‘Beavis and Butt-Head’ Original Short Was Based on a True Story
MTV put a warning in front of episodes of Beavis and Butt-Head confirming they are not real. It was both a humorous and effective way of handling a disclaimer to caution people about their destructive behavior. However, a true story did inspire the original Beavis and Butt-Head short, creator Mike Judge reveals.
Judge was a guest on the Basic podcast on June 22. Telling the story of how Beavis and Butt-Head got on MTV, Judge also told the story of his original “Frog Baseball” short. Beavis and Butt-Head are now streaming on Paramount+.
‘Frog Baseball’ was the very first appearance of Beavis and Butt-Head
In “Frog Baseball,” Beavis and Butt-Head hit a poor frog with a baseball bat. Judge said he got the idea for the first Beavis and Butt-Head short from the true story he heard a co-worker tell.
“I’d overheard a kid talking about playing frog baseball,” Judge said on Basic. “Actually, he was an adult but he was like, ‘Yeah, we used to play frog baseball over there.’ This is when I was an engineer actually and I’m looking over going, ‘God, did he mean what I think he meant?’ The guy he was talking to kind of walked away from him shaking his head like oh God, you guys really did that? That just stuck in my head.”
Mike Judge knew kids like Beavis and Butt-Head in real life, too
When Judge was getting into animation in the early ‘90s, he wrote what he knew.
“I just went for a walk and the names and the whole idea for ‘Frog Baseball’ came to me in like two or three minutes, if that,” Judge said. “Growing up in Albuquerque, it just seemed like there were unsupervised maniac 14-year-olds running around. It came to me pretty quickly.”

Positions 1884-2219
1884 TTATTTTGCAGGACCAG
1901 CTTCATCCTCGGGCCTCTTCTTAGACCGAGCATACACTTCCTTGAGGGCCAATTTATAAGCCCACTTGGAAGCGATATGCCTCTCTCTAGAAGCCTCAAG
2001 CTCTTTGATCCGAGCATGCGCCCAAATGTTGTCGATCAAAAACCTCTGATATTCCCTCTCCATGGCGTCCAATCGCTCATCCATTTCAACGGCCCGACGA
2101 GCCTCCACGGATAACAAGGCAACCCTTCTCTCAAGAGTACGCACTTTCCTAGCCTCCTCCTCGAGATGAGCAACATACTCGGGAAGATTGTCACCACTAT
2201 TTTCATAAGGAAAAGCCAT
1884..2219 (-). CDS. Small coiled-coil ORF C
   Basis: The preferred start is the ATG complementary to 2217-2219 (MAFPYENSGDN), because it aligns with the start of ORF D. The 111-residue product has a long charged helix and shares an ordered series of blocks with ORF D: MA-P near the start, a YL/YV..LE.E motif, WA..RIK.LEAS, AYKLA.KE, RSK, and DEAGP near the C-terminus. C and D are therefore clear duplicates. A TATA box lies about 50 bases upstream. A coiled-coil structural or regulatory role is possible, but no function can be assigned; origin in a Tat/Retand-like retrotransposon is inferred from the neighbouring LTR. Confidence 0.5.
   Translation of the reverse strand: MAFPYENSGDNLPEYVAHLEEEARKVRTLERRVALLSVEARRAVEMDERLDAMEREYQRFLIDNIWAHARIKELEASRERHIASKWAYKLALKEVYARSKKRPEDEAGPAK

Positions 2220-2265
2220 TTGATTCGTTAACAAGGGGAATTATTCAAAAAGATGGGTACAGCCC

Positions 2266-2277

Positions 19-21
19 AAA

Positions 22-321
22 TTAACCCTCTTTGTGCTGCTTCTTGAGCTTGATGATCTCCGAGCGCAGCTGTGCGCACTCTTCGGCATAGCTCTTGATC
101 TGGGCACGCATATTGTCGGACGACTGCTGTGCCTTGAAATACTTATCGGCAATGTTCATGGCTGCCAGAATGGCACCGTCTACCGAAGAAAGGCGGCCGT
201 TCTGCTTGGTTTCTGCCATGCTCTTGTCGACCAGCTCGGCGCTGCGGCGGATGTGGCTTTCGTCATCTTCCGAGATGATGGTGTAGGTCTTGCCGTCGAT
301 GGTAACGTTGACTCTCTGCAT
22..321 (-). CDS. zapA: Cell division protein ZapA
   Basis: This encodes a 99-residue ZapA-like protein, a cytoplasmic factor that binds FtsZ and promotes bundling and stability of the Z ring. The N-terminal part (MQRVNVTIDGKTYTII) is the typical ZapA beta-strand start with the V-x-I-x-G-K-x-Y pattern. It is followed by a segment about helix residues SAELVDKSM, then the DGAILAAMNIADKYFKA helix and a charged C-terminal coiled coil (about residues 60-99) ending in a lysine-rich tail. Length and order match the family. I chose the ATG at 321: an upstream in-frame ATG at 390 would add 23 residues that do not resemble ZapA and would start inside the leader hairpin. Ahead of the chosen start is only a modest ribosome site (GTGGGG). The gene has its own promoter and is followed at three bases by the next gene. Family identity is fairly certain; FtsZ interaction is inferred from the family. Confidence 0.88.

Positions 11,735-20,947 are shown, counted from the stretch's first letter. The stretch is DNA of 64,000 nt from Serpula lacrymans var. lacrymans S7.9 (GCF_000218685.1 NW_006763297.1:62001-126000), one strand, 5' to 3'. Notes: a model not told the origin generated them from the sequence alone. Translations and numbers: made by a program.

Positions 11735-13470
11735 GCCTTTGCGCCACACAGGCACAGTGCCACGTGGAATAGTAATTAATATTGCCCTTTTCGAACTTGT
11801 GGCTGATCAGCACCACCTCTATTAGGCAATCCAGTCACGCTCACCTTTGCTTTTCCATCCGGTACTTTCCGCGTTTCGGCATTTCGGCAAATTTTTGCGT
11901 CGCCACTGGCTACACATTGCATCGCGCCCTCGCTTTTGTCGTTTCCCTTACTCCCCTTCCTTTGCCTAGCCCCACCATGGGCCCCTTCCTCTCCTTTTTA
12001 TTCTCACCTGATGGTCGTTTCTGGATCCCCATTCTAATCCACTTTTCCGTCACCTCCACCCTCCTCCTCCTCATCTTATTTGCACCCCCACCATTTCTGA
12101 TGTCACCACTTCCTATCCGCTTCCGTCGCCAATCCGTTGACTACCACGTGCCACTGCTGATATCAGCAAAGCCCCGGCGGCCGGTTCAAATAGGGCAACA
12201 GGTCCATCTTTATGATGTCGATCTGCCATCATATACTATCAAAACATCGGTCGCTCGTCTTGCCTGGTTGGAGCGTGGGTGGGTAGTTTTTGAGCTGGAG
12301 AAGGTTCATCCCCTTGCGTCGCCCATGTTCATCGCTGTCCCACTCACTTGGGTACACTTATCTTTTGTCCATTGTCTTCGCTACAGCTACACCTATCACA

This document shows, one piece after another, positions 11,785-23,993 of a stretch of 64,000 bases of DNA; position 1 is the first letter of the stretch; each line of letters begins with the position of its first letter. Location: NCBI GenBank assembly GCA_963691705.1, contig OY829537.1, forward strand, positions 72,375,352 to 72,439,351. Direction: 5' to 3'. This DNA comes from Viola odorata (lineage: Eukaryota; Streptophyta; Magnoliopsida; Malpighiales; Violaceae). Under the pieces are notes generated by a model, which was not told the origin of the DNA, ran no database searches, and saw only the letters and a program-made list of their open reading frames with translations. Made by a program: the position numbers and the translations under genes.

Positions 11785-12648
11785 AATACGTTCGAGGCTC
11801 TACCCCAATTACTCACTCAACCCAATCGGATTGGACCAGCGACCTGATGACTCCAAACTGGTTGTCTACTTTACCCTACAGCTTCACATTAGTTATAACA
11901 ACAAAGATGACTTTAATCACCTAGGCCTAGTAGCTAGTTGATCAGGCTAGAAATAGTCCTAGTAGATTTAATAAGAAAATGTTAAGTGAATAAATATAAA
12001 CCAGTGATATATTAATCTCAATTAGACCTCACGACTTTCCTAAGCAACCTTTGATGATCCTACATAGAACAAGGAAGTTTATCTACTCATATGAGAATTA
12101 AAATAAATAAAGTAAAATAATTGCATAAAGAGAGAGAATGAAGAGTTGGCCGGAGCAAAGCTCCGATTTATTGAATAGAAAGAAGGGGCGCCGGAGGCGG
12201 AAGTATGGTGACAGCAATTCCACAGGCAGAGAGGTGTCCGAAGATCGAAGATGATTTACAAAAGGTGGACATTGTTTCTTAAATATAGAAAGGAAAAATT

Mike Judge sent his shorts to MTV
MTV launched the animated showcase Liquid Television. That would be the first show to premiere the “Frog Baseball” short. It took a few tries for Judge to get through to MTV, though.
An animation magazine had said Colossal Pictures in San Francisco was looking for shorts, also looking for animators. I sent them a tape. I sent a resume too, because I used to be a musician, that listed some people I played with, Doyle Bramhall, Anson Funderburgh, and Sam Myers. This guy recognized them and called me really just to talk music and then said, ‘Yeah, we can’t really do anything with your tape.’ Somehow it got to someone else over there. Prudence Fenton called me. Right after I’d finished Beavis and Butt-Head she called me about the other ones. I said, ‘I’ve got a new one you’ve got to see.’ I overnighted it and didn’t hear back for a week. I thought okay, I have her number, I’ll call to check in. She said, ‘We still haven’t gotten to it, we’ll let you know.’ A half hour later I get a call and I can hear people laughing in the background. And she’s saying, ‘Oh ,we really love this.’ I was just through the roof. Oh man, my stuff might get on Liquid Television now. That’s how it came to MTV.Mike Judge, Basic podcast, 6/22/22